Tuesday 25 July 2017

Four killed as suicide blast targets Syrian city of Homs

Syrian security forces and firefighters gather at the scene of an explosion in the central city of Homs (Sana/AP)
Syrian security forces and firefighters gather at the scene of an explosion in the central city of Homs (Sana/AP)

An explosion in the central Syrian city of Homs has killed at least four people and wounded more than two dozen while government forces "destroyed" a truck bomb near Damascus airport, state media reported.

No group immediately claimed the explosions.

Homs police commander Lieutenant General Khaled Hilal told state TV that two suicide attackers detonated their explosives-laden car as they were being surrounded by troops.

Syrian state TV said 30 people were wounded in the explosion.

The blast in Homs came two days after opposition fighters left al-Waer, the city's last rebel-held neighbourhood, bringing the entire city back under government control for the first time in more than five years.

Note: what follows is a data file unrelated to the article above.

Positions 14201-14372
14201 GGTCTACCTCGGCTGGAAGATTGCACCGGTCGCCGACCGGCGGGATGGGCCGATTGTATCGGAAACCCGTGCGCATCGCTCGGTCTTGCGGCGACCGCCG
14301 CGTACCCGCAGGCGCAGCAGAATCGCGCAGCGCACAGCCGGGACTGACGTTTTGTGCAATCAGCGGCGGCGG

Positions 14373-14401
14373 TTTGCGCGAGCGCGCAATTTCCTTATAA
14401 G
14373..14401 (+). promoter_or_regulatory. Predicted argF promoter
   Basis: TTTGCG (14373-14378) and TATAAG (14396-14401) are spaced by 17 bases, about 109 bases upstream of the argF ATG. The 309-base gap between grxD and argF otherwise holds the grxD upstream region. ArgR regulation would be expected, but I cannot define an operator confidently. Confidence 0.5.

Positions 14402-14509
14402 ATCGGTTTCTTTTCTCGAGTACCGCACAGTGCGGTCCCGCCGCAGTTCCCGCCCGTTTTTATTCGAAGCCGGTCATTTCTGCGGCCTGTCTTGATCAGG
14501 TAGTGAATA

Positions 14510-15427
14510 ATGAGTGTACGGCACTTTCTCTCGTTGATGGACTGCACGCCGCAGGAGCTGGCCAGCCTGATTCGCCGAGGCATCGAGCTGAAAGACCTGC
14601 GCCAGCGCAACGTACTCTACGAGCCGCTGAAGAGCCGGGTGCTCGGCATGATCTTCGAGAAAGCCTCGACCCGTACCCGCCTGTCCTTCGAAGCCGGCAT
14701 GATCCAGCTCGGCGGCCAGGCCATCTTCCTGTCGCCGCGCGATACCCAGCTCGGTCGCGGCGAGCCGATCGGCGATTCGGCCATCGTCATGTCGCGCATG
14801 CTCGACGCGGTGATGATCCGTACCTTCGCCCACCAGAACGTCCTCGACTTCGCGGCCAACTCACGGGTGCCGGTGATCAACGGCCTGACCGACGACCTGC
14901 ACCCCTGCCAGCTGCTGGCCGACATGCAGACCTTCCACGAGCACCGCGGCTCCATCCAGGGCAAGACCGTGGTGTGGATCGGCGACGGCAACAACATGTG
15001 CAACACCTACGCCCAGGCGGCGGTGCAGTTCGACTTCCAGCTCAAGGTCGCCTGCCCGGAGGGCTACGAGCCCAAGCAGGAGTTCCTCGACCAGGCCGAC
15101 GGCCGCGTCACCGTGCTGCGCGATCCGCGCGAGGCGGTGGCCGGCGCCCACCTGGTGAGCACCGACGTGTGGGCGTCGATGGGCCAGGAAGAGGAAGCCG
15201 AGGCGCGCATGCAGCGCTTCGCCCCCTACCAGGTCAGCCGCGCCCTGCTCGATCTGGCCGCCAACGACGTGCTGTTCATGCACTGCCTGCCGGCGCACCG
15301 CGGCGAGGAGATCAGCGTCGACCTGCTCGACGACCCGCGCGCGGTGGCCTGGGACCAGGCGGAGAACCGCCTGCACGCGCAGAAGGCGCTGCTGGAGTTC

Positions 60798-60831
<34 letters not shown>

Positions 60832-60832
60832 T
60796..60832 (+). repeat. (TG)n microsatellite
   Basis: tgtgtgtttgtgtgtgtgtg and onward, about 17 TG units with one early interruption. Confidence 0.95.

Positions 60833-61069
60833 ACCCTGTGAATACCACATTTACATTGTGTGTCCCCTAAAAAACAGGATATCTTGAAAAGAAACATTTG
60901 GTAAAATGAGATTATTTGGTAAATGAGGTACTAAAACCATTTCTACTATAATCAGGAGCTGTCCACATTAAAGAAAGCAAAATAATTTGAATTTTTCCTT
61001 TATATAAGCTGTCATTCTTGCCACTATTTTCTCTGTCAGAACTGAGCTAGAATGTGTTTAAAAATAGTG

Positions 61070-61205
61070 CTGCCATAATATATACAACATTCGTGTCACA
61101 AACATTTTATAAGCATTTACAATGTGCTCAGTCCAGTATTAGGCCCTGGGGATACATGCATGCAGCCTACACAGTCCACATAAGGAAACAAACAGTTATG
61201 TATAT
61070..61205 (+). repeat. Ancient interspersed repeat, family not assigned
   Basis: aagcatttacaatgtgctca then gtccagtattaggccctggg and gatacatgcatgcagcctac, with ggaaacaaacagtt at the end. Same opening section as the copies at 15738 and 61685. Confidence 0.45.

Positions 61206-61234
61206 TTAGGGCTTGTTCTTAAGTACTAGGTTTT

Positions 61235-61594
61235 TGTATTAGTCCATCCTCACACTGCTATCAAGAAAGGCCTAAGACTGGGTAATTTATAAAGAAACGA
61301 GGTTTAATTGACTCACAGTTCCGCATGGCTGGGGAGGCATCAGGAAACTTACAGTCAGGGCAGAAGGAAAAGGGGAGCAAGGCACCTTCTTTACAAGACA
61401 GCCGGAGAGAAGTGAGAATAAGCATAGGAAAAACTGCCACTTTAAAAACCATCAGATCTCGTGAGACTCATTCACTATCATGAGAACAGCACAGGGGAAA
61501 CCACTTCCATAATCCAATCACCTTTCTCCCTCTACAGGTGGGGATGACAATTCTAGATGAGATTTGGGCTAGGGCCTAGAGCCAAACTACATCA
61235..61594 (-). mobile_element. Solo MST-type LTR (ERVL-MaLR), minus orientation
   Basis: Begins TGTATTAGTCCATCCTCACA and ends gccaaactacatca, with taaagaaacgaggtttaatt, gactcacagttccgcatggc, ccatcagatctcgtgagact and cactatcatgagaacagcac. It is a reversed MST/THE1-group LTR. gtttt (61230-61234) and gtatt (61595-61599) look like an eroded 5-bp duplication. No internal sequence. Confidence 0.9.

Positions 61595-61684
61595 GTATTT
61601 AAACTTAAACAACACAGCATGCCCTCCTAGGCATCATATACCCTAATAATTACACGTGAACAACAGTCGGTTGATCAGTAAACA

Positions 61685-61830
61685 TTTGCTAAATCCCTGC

Most major Syrian cities have reverted to government control. Syria's civil war, now in its seventh year, has left about 400,000 people dead and millions displaced from their homes.

Lt Gen Hilal said the Homs attack was a "new crime in response to the victories of the Syrian Arab army". State TV aired footage from the area showing charred cars and a street full of debris as paramedics in red uniforms searched for casualties.

The TV also reported that Syrian forces hit a pick-up truck rigged with explosives on the road leading to Damascus International Airport. It said the explosion killed two "terrorists".

Also near Damascus, the International Committee of the Red Cross said a convoy of 42 trucks carrying food and medical supplies had entered the eastern, opposition-held suburb of Jairoud.

The ICRC said the supplies are for 36,000 people and that the delivery was carried out in co-ordination with the Syrian Arab Red Crescent and the United Nations.

Tens of thousands of people in Syria still live in areas besieged by rival groups.

AP

Press Association

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